Musk is very straight forward. I admire his style.

We may have to agree to disagree on Musk.
 

georgegassaway

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So, the Starlink 17 launch that was bumped to Feb 7th, has now been postponed indefinitely. The link below mentions "additional inspections". But also, the KSC weather forecast is for a LOT of rain Saturday night into Sunday morning, and rain for the next few days. Also, the downrange recovery weather seems very poor. I saw a reference to the recovery fleet coming back to port, too.


As for SN-9 and SN-10, the photo below (by "Nomadd" on NSF), a different angle, shows SN-9 at left, and SN-10 at right. A notable visible difference is that SN-10 has a larger area of black test re-entry tiles on it, plus a few smaller sets of test tiles in three places below the big set. They are being tested mostly to see if the attachment method works well enough to even survive launch and transition to belly-flop (and reaction to contraction/expansion from the cryogenic fuels).



Flyover pic from last Monday. By BocaChicaGal.


Video of work on new prototypes, and cleanup of SN-9 (SN-9 debris starts at about 14.5 minutes)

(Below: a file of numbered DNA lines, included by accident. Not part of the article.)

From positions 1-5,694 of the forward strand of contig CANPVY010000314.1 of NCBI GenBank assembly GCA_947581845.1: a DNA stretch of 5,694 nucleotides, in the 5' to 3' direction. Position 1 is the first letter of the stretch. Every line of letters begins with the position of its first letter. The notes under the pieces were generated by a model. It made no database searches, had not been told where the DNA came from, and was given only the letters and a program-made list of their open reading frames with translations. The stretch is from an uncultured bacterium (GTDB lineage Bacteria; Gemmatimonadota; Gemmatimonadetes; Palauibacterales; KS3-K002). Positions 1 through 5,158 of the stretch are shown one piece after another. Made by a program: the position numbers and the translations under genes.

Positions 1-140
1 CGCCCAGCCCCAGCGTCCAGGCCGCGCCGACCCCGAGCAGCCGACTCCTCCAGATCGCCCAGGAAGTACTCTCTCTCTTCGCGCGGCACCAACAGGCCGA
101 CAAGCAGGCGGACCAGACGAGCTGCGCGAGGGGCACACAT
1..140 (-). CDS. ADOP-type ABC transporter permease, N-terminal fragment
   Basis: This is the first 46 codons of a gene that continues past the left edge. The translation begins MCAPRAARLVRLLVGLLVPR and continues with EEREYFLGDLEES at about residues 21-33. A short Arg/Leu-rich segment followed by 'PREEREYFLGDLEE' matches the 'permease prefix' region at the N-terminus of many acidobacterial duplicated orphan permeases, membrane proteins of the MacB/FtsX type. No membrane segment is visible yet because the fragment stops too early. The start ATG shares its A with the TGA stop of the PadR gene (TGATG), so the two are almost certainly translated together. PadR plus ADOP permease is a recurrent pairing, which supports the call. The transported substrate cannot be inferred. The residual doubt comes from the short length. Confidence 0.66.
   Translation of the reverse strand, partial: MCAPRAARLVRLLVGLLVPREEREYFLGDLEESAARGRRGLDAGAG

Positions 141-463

An interesting view of the last few seconds of SN-9. At first I thought wow they had to be close for the "boom" to happen so fast after the kaboom. But later realized that the first few seconds was the sound of the engine firing, not the boom with echoes. The last moment of sound might have been the crash.

OK, one last thing, but very significant. In the context of igniting 3 engines for the flip (then shut one down to land with two good ones) Elon Musk confirms they will test that out on the next flight - SN-10. So it seems either SN-10 has all the hardware to do it already, or any hardware mods must be pretty easy/quick to do.

 
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georgegassaway

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OK, one more post. Pretty neat, albeit a few problems. And no, I won't be building one. :0

...
 

rklapp

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This reminds me of the discussion of why SpaceX doesn't include an escape capsule option on the Starship. Their answer is that they'll put more time and resources into reliability by flying the rocket over and over again until landing is just as common as commercial jets. They can fly cargo around the world or into space for hundreds and hundreds of launch/landings until they get it right. I'm not sure if the FAA is okay with this approach.